Photo First: Hope and joy

An evening showcase of student dancers from Faubion and Harriet Tubman schools highlights the talent and promise of a new generation

Jump for Joy: Lighting up the Winter Showcase.

STORY AND PHOTOGRAPHS BY FRIDERIKE HEUER


There were at least two people in awe at Da Vinci Arts Middle School on a mid-January evening while attending the Winter Showcase of Faubion and Harriet Tubman Middle School: this young lady and me.

As Harriet Tubman Principal Natasha Jackson, in unison with teachers, staff and musicians from the other organizations, put it: People of all races and all backgrounds are coming together to celebrate art and the achievement of these young dancers who have worked hard to present an incredible program. Both schools have a diverse student population, with many languages on their website to get information to all those parents who have newly arrived. To see all those different faces merge into dance ensembles that became one in the movement really represented hope: for a future where unity fights back the forces of segregation.

Harriet Tubman Principal Natasha Jackson.
Vice Principal Cleann Brewer.
Vice Principal Lavell Wood, with a student.

The program was focused on African dance but also had some modern dance pieces put in the mix. Oluyinka Parsons- Akinjiola and Sekou Walker did a marvelous job with the choreography; I can only begin to imagine the amount of work they put into this to reach such a tight performance. The Sebé Kan drummers had one of the most energetic sessions I have ever seen them perform, but the glory belonged to the dancers. They have come such a long way and between raw talent and tremendous amounts of rehearsal they were really hitting it.

Teacher/Choreographer Derrell Sekou Soumah Walker, with the next generation.
Teacher/Choreographer Oluyinka Akinjiola-Parsons.
Karida Griffith Walker.

Even during the nightmare of any live performer, when the technical equipment that played the music (by Ella Mai and Burma Boy for the modern dance pieces) somehow decided to quit midstream, they continued to dance with poise when the live drumming simply stepped in and rescued that moment. Bravo!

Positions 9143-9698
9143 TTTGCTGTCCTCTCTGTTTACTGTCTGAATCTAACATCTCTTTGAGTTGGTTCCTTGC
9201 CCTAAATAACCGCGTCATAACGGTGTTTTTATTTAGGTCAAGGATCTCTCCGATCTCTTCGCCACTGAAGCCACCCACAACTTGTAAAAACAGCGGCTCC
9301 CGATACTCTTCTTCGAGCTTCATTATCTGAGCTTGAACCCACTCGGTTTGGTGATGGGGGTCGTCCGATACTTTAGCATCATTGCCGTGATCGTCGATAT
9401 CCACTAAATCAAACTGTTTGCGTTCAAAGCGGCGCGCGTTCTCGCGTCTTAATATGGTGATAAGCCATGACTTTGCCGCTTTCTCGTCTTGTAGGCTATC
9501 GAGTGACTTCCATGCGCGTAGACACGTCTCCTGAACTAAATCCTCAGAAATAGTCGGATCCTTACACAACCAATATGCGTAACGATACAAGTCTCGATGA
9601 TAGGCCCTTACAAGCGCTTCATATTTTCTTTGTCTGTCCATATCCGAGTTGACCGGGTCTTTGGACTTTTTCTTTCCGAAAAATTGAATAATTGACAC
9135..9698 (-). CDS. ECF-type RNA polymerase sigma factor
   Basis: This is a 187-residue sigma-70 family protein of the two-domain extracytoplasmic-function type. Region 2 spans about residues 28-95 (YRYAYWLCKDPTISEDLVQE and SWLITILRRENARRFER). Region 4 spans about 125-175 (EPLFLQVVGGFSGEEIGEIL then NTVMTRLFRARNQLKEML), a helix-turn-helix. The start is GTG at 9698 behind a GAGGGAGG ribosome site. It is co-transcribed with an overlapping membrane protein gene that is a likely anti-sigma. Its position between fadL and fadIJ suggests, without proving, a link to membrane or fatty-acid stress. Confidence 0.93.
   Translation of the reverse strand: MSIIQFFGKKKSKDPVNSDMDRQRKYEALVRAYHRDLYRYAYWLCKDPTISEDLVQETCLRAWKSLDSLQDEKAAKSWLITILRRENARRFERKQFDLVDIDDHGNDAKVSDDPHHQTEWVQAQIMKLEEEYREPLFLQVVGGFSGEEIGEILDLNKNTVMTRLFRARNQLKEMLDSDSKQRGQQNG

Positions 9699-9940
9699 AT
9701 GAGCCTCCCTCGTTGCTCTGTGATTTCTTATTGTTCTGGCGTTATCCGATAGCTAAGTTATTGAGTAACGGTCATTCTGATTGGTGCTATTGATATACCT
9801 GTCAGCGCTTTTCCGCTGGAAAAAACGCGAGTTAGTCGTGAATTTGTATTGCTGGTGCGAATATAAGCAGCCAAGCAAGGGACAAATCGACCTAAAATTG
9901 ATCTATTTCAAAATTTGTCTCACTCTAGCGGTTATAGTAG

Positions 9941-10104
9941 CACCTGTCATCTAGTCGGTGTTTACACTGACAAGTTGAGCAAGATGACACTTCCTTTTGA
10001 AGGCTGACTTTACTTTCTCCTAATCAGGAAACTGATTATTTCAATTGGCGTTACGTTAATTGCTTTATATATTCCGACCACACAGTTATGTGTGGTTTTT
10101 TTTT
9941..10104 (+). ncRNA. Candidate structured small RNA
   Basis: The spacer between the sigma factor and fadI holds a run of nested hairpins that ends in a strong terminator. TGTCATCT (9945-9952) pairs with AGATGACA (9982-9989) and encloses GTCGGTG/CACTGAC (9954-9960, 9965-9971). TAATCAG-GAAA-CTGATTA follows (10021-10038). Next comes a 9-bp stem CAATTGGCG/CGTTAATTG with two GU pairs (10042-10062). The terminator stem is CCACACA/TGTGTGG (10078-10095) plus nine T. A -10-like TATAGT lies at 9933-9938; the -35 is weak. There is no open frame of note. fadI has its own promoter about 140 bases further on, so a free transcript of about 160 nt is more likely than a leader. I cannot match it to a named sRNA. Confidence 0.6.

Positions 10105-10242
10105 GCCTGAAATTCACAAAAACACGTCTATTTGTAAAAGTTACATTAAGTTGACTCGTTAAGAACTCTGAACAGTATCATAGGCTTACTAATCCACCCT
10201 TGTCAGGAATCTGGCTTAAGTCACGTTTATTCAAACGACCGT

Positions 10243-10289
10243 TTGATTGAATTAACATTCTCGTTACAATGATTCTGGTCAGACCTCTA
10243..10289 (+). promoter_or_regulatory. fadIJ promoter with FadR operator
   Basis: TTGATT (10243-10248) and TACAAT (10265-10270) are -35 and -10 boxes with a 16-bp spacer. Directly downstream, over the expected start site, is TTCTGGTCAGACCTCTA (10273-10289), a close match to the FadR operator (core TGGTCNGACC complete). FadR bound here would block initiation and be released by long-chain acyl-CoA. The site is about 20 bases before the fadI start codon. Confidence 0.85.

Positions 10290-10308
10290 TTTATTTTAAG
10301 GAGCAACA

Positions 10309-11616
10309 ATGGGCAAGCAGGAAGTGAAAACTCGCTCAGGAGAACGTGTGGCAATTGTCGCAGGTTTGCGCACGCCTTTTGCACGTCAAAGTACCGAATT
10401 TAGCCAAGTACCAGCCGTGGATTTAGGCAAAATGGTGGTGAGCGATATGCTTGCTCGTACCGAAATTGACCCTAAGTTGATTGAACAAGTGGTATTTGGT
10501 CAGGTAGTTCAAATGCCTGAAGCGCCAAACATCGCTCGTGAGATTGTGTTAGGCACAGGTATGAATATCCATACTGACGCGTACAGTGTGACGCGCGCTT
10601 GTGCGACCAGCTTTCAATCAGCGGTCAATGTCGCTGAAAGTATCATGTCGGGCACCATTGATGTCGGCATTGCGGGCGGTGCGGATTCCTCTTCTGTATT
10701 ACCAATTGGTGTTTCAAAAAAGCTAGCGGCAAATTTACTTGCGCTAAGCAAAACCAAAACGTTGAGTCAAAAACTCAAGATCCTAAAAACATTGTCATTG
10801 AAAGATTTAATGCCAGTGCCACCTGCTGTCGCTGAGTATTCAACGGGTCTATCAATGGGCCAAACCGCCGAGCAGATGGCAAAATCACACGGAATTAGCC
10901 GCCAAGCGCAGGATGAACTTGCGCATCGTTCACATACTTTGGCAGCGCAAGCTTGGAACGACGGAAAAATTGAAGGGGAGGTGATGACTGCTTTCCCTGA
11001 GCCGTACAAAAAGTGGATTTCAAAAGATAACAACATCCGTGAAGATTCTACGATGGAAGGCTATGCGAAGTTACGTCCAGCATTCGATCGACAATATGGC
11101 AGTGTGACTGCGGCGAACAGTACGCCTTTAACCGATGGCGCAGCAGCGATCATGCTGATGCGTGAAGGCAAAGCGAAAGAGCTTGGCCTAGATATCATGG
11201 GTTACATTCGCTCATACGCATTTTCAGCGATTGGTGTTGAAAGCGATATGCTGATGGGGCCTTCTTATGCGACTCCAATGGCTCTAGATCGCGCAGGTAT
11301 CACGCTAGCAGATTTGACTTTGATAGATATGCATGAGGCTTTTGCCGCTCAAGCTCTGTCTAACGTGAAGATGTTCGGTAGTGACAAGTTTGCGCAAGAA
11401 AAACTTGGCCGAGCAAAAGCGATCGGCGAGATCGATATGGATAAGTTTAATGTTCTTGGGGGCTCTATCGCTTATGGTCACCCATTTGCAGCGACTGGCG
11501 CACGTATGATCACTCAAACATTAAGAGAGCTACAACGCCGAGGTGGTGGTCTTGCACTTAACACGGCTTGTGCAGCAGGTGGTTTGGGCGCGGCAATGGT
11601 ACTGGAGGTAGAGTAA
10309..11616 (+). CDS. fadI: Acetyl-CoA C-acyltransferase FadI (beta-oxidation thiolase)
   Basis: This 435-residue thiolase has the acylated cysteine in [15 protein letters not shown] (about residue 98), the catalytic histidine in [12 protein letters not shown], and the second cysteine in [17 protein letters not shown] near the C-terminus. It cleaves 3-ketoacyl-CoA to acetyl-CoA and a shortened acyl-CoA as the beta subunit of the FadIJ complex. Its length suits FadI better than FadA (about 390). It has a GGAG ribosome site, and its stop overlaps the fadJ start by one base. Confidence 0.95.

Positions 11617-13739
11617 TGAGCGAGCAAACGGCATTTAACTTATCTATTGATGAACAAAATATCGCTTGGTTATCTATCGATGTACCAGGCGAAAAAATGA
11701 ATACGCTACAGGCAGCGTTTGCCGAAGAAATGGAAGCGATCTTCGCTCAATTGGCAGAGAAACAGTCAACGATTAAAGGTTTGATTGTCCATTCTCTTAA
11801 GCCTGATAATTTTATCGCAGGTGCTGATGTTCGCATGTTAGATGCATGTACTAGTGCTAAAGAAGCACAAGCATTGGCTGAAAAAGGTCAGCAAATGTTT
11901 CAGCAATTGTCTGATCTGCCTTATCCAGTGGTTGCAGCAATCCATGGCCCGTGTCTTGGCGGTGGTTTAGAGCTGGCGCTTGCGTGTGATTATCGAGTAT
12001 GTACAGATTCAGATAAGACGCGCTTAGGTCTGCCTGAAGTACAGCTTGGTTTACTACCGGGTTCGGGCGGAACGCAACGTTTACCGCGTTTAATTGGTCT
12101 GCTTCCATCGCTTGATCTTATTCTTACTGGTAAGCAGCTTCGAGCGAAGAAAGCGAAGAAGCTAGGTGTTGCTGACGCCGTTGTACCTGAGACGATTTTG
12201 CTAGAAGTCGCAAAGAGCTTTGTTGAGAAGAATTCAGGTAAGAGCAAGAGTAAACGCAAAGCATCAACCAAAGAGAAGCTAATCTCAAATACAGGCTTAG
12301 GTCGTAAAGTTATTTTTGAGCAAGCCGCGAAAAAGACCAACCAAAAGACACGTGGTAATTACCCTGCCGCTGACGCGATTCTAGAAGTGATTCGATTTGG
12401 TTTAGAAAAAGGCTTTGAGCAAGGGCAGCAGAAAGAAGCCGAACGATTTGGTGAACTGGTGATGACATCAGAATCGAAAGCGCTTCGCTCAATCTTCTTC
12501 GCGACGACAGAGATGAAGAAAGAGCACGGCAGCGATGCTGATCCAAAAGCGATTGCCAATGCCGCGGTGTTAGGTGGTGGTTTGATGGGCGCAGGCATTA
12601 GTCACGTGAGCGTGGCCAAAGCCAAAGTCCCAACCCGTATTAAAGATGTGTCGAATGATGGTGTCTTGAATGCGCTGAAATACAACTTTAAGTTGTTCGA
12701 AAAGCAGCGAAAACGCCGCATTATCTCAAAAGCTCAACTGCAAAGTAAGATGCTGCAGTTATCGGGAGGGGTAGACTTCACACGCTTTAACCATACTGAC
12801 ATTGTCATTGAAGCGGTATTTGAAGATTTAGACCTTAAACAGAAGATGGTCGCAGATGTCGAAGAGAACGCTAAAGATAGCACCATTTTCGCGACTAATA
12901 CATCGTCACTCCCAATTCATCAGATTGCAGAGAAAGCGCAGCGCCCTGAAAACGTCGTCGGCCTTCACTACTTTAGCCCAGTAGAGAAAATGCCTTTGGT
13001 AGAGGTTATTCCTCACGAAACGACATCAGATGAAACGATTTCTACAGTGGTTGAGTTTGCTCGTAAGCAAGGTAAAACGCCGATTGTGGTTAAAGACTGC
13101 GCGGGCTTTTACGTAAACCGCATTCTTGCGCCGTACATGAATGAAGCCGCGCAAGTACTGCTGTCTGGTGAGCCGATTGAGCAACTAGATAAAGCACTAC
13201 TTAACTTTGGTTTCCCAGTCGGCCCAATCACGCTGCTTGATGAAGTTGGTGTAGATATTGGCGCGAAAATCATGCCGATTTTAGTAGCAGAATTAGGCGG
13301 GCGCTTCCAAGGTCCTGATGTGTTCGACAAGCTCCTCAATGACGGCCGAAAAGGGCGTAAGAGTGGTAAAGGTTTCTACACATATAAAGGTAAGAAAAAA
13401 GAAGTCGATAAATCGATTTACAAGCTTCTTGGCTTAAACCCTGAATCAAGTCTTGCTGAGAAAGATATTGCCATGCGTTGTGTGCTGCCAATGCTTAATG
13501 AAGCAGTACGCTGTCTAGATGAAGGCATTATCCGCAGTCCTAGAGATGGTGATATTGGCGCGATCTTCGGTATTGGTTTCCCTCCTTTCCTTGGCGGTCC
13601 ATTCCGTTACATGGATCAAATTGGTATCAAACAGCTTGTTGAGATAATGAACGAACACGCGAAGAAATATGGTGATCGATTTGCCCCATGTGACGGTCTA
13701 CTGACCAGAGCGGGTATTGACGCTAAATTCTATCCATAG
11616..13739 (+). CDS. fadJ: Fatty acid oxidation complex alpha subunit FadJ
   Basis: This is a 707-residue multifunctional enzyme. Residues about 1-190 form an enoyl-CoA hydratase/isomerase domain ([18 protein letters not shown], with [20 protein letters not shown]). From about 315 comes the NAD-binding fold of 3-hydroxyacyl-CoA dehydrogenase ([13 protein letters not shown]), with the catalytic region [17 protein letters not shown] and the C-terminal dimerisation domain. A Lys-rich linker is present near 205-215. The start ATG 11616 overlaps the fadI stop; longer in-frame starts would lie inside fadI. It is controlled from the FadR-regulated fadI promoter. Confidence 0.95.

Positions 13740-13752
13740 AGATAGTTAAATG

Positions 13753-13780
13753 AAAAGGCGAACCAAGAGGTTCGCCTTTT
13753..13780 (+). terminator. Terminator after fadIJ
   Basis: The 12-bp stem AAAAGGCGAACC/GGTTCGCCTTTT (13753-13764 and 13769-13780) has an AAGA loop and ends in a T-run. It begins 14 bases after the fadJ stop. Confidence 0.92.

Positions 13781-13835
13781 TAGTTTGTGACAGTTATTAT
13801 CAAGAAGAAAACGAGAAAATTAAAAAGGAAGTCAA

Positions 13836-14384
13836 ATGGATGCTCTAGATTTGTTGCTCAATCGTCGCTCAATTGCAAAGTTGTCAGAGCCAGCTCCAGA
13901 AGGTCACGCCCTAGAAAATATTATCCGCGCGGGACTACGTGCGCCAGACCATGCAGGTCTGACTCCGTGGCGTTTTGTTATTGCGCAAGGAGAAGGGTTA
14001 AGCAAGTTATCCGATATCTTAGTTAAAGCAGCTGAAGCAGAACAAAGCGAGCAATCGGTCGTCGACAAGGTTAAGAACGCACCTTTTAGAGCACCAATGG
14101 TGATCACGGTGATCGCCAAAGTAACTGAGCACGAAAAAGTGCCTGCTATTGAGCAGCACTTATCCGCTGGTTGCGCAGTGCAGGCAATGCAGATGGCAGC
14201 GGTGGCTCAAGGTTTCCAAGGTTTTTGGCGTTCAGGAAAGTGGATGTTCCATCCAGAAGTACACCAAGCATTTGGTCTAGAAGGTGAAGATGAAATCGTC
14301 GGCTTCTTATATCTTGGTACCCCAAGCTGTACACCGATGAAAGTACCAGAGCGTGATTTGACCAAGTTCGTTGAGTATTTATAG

The musicians, from left: Dré Espinosa, Kahlil Cummings, Jelani Blunt, Hakim Muhammad, Derrell Sekou Soumah Walker, Naby Camara.

Girls and boys, across middle-school ages, showed not just skill and an increasing repertoire. They were so full of passion, so clearly in the moment exuberant and letting it fly that the entire auditorium was humming with excitement. It was simply a joyful moment during these dark January days.

Dances originated from diverse traditions: from an Afro-Cuban background, from the Guinea independence movement, some honoring the Sousou ethnic group, others the Mandeng and the old Mali empire. I will let the photographs speak for themselves.

Last-minute rehearsal and warmup in the gym.
Waiting for the stars to appear …

Boys held their own…

… as did these warriors.

Energy was palpable:

Costumes were beautiful:

And the modern dance was evocative:

Let them all flourish and enrich our communities.

***

  • Friderike Heuer’s photo essay was originally published on Thursday, Jan. 16, 2020, on her site YDP – Your Daily Picture,  under the headline There’s Hope. It is republished here with permission.

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